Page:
Ending on a slightly more positive note, here are the survivors in the biggest pit:
an Acanthus, a Hollyhock, a Hardy Geranium (donated by @LewishamGardens) and some emerging shoots of an Arum Lily. The alchemilla and dogwood that @LewishamGardens also supplied did not survive the heat/sunflower domination, sigh. There were 2 other Acanthus planted that had re-emerged from previous over-zealous weeding but hopefully this one is sufficiently large not to be misrecognised.

Parting tips today:

when guerrilla gardening you can be more weed tolerant than in a private garden!

  • 'weeds' may be planted by someone else...
  • only the super-invasive matting weeds are a problem, mostly other plants are green and have flowers and thus nectar. In the case of nectar-filled dandelions they help break up the soil too...


Happened to be walking past the beds next to the former Job Centre on Camberwell Green and snapped the progress of these totally untended plants. I havent touched them for at least a year, nice to see several spikes of Hollyhocks and the skeletal frame of a Teasel (which means it will have seeded). Its still an extended rubbish dump but at least these guys made it through - transplanted from Dog Kennel Hill.

Sunday, 10 August 2014

Hot bed

When I was a child growing up in Sussex we spent all 'summer' hoping that at some point the temperatures would hit 70 degrees, ideally coinciding with a weeks holiday in Cornwall. It rarely did (apart from in 1976).  This is the second year in a row my patch has fried due to No Rain. Yes, ironically I am writing this after the weather has broken and we have had quite a bit of rain for a day, off the back of Hurricane Bertha. But the point remains. No rain in June, hardly any in July. Deep fried guerrilla gardens... And so it was that like last summer I met up with a lovely young man for a GG interview, this time Jan van Duppen who is studying at the OU and in exchange - tho' he needed little encouragement - we went to Dog Kennel Hill and chopped down 3 bags of dried out Hollyhocks, Michaelmas daisies and most of it really.
pre-trim (all Jan Van Duppen's photos)

I did have 2 new shorter type Verbenas and 2 experimental Cleomes, a foxglove and a couple of Lychnis to go in, but to see any improvement we need more of the wet stuff. We left a few of the teasels standing for structure (and they may still have seeds in the flower heads, which birds like to eat). On the day we two blondes needed to be rescued by my partner armed with suncream and bottled water. It was filthy hot work. Jan seemed to attract a doubting Thomas who was apparently asking who we were, implying we had no authority to be doing such things, which was true. Sadly he didnt feel strongly enough to come closer to actually have a real conversation about it, which I would have enjoyed.

Here's the short Verbena.

and here's the fennel...

I returned yesterday and cleared up 2 bags more and added in 2 more foxgloves, 1 more Lychnis and 2 Alchemilla. 3 people thanked me from their cars which was nice. Lots of the Ox-eye daisies are growing back, and the bedded-in fennel and irises have all coped very well, but otherwise it is pretty barren. Like last year I know it will green over in a lovely lush way within about a month (assuming more rain - difficult to assume!). If not this spot will be getting some Agave Americana and be renamed California.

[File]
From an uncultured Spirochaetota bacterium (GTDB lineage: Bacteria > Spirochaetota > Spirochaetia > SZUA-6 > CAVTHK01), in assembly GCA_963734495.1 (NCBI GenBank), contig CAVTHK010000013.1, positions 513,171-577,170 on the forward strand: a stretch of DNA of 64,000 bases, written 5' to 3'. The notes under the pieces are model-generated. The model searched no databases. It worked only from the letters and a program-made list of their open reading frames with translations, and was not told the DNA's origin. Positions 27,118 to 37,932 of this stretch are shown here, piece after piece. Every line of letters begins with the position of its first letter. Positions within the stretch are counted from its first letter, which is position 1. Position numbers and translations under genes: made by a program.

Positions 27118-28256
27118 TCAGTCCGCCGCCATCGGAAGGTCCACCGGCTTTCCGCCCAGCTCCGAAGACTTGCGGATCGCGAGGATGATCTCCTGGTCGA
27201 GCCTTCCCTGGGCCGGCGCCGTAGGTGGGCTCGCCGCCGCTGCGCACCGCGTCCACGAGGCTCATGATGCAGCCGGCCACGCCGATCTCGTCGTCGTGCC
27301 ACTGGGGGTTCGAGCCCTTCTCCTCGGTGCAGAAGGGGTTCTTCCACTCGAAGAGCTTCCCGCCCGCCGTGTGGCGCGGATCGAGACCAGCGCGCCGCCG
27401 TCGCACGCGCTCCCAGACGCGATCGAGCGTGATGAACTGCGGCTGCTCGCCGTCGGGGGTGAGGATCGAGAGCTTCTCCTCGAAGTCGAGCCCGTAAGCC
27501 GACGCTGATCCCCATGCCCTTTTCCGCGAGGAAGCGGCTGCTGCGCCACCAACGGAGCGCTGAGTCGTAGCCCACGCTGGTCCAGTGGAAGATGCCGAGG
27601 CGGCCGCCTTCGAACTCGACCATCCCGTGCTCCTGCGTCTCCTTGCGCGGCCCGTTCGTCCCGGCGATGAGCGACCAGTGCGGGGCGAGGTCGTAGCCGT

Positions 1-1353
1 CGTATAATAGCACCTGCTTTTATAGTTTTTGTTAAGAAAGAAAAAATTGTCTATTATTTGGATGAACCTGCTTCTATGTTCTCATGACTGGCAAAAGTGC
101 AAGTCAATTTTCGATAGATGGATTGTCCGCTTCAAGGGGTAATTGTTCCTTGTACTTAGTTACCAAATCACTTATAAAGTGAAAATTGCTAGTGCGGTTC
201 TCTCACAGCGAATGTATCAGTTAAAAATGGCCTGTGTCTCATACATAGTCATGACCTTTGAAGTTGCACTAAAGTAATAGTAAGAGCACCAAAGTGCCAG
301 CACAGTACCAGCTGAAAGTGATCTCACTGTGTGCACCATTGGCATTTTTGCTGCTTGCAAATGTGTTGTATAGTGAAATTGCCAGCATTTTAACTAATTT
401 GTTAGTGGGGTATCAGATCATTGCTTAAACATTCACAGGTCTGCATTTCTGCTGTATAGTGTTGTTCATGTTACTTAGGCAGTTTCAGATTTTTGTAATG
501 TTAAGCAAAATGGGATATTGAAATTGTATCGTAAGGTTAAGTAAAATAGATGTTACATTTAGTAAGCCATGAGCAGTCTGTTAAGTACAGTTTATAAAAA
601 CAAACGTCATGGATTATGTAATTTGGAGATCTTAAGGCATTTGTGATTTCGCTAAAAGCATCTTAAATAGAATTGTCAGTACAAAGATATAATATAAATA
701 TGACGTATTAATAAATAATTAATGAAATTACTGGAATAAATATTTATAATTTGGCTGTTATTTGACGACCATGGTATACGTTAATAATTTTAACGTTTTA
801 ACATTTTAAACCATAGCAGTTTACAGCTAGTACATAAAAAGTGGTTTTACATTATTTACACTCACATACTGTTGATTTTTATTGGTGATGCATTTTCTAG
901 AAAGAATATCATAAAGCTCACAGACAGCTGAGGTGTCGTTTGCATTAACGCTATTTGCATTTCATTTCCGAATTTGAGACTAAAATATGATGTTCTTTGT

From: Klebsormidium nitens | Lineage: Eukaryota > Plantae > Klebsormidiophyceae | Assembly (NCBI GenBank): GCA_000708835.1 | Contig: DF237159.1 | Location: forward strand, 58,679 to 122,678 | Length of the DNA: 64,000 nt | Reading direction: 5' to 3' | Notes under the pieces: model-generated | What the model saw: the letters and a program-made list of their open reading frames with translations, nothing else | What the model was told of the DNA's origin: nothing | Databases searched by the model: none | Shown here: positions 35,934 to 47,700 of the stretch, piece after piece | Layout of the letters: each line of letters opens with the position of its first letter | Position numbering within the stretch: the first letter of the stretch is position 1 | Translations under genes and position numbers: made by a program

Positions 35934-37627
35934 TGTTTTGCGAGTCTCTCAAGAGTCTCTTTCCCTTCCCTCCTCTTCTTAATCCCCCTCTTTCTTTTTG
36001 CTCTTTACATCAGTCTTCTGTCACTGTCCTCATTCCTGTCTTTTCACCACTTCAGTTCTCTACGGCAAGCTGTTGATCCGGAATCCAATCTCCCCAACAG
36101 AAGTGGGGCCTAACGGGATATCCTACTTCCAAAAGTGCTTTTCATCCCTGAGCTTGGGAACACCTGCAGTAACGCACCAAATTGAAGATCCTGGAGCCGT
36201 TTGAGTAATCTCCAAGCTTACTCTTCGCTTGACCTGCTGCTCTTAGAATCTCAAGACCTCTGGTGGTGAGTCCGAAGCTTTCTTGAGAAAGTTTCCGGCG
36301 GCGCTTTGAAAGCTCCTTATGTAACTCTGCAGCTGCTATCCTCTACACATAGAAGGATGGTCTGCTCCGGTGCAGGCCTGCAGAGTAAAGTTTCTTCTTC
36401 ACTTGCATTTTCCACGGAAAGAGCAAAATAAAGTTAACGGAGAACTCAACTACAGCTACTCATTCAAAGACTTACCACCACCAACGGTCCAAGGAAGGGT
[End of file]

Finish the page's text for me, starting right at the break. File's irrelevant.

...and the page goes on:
Saturday, 7 June 2014

Cross Fire

Today I met a woman previously encountered only as @LewishamGardens who - I really dont quite understand this - is involved with the Chelsea Flower Show, or maybe a Fringe event and consequently has access to a load of plants afterwards to be re-distributed to Good Causes. She offered me plants. I said yes. It was also another chance to thin out the Agave jungle from my parents garden, so she got 4 Agaves for her thought. Chauffeured by J, we also picked up someone who is connected to Cafe Crema in New Cross getting plants for the little oasis that now flourishes in the cafe's back garden. After the torrential rain turned to drizzle we set out. Picking up K from CC and her 9 yr old son we arrived at St Mungo's, got thru the gates, got out of the car only to have A yell "Hide the Child!" Wow, I thought, she is worse than me. That is out there child-phobia... However it transpired that St Mungo's is a hostel for homeless people and they have regs barring children from the premises[!]. Securing T in the car, K and I then basically crammed in as many plants as we could... Should of hired a van...

After redelivering K, T and plants to their place, we went off to New Cross where my accomplice Wood met me trowel in hand and there we planted, hoping that no more drunks randomly pull stuff out, nor no more unknowing volunteers 'weed' out my plants in the interest of the wonderful yet one-season-only sunflower... Ahem. It was also yet another day in which we should have been secretly filming the response. This time a woman came up and demanded plant advice - going home AND returning with her floppy Calla Lily. I did tell her that while I was admittedly a great gardener I had killed 3 Callas previously as they are fussy buggers and not at all like Arum Lillies despite the resemblance. She would not go. We decided she had to repot and I gave her a pot from the St Mungo's hoard. We then had to dissuade her from taking soil from the raised beds for the purpose!

I might add to this a bit more, but for now some pics (terrible old Nokia - will try and reshoot with an actual camera...).

The Big Bed. Added in today: 1 x Cornus, 1 x Hardy Geranium, 2 x Alchemilla from St Mungo's, plus 1 x Arum Lily from my parents' bottomless pit of them. Previously I put in an Acanthus which is hanging on...

The other side of the big bed. Scene of the 'weeding' out of my 6 foxgloves, fennel and maybe the Acanthus - I hope it re-emerges.... Added in today 1 x dark leaved invasive violet thingy, 2 x Alchemilla and 1 Aquilegia. You can see Sunflowers that the Artmongers team planted there too - and loads of seedlings.

I dont know what I put in here today (second bed). Small grassy looking plants with little white flowers. Began the long task of tidying up the massively congested irises by chopping down the foliage (and thus putting all the energy into the exhausted rhizomes).

And the same pit here with the Aquilegia I planted a few weeks ago.

A quick visual of the other pits there (yes there are 5, its substantial). The most successful - so far with the pink foxgloves visible, also has 5 plants donated by my mum's neighbour that are some kind of wild carrot. The other one shows a very weak Acanthus above ground, but with a deep green shoot coming thru I think the roots are developing. There are loads of sunflower seedling here too.


This one has some Echinops thistles and a Verbena Bonariensis and foxgloves, struggling along. Oddly the echinops had a bit of an ant invasion.